Vitamin A

Vitamin A is a fat-soluble vitamin that supports the immune system, can support vision and also helps to keep skin healthy. 

Vitamin A can be found in abundance in leafy green and brightly coloured vegetables, such as tomatoes, carrots and peppers. This is why I feel the baby and toddler multivitamin doesn’t need to contain 100% of requirements. When children are following a vegan diet, it is important but easy to include a wide variety of these vitamin A rich foods alongside supplementation to make sure that they are reaching their requirements.

A deficiency in vitamin A in infants and children can affect their eyesight and the body's ability to fight infections. This can lead to a greater risk of developing respiratory or tummy bugs. 

Vitamin D

We get the majority of our vitamin D from the sunlight. Recommendations are that all children over the age of six months take 10μg of vitamin D per day. VEG 1 Baby and Toddler Multivitamin contains the recommended daily amount of vitamin D, meeting requirements. 

Vitamin D is important for children as it helps to regulate the amount of calcium and phosphate, supporting healthy development of their bones and teeth.

A deficiency in vitamin D can cause pain in legs and muscle weakness, delay walking, affect growth and, in more severe cases, affect heart function. 

Vitamin C

Vitamin C can be found widely in a vegan diet, however UK government guidelines recommend that all children should take a vitamin supplement containing vitamins A, C & D so it is great to see that this multivitamin also contains vitamin C.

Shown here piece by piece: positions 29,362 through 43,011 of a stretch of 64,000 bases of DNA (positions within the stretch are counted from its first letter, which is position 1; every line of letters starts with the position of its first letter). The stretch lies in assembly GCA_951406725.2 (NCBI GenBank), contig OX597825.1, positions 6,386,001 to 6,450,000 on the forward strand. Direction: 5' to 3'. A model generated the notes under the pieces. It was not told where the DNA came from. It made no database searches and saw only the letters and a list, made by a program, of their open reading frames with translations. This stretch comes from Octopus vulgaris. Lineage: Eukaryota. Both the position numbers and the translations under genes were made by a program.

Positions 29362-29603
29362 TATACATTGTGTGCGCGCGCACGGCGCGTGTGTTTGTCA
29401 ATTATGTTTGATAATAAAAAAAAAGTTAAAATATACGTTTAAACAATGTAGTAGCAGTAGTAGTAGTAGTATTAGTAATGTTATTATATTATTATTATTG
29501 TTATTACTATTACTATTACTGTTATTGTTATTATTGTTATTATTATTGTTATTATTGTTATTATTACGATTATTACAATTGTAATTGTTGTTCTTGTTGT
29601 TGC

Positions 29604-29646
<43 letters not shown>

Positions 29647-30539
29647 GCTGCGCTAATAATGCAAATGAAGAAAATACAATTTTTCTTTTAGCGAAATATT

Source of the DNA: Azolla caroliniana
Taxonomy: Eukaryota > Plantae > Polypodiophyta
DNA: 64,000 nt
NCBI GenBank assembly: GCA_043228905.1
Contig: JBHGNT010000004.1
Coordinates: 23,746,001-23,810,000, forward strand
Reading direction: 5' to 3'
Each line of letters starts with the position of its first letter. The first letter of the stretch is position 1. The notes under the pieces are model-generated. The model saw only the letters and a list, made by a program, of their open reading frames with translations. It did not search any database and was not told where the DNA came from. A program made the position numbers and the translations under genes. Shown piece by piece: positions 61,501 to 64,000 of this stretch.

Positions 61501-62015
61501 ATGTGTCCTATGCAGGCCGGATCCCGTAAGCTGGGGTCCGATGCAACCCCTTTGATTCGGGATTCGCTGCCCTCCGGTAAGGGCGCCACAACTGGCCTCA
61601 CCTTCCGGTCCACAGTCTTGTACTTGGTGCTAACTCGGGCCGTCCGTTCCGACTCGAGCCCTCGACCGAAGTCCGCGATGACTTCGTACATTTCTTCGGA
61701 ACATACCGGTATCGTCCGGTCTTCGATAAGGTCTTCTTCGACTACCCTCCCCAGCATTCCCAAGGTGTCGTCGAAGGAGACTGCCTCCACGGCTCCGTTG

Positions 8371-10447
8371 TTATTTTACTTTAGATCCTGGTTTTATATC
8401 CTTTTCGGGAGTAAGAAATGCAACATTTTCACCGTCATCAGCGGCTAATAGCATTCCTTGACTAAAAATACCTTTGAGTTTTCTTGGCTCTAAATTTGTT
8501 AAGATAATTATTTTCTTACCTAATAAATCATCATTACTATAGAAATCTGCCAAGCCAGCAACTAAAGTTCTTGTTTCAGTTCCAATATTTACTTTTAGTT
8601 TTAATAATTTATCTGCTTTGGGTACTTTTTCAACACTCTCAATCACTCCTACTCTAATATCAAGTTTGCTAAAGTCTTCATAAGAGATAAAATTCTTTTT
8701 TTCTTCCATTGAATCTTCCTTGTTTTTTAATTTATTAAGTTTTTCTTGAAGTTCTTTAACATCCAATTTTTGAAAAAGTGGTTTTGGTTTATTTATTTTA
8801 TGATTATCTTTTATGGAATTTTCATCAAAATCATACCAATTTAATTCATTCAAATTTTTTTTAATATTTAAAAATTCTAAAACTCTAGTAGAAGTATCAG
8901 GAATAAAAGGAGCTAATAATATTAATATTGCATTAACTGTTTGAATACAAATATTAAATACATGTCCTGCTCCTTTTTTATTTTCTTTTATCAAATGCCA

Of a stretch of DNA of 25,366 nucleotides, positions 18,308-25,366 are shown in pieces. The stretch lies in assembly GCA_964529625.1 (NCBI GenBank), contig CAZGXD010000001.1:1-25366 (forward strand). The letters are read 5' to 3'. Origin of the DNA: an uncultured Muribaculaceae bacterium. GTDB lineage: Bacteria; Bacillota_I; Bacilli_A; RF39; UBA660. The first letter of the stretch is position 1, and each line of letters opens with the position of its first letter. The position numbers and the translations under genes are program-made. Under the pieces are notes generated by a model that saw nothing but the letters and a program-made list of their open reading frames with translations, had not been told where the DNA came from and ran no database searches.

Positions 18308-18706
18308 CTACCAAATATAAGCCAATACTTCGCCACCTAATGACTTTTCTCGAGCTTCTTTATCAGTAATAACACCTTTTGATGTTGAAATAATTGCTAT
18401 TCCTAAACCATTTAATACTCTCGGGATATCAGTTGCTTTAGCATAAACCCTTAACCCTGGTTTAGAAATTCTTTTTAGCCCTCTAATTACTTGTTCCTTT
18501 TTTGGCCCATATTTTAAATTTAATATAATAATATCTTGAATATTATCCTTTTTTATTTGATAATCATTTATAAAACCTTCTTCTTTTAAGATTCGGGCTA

Vitamin C is important to support children's immune system functions and can also help the body to absorb iron from foods. 

A deficiency in vitamin C can cause a weakened immune system (meaning children are more likely to get coughs and colds). 


Iodine, like vitamin B12, is a nutrient that is mainly found in animal foods such as dairy products and fish. If following a vegan diet, it may be difficult for children to meet their iodine requirements solely via food, therefore I would always recommend supplementation. 

This product contains 33% of daily requirements, which is great to see. Compared to other vegan children's multivitamins, this is the highest amount of iodine in a product that I am aware of - with most containing no iodine at all!

Iodine can also be found in a vegan diet from fortified plant based products such as plant milk, yogurt and cheese, however I would always recommend that an infant take a supplement containing iodine, especially when formula intake is reduced over the age of 12 months.

And the final ingredient…


Selenium plays an important role in many enzymes in the body, helps to make DNA and protects cells from damage. When following a vegan diet, one of the main sources of selenium is brazil nuts; however, for infants, this should be provided in a nut butter or ground nuts. Other sources of selenium rich foods are: beans, pulses, cereals and grains. However, the content can vary between products depending on the soil in which it is grown.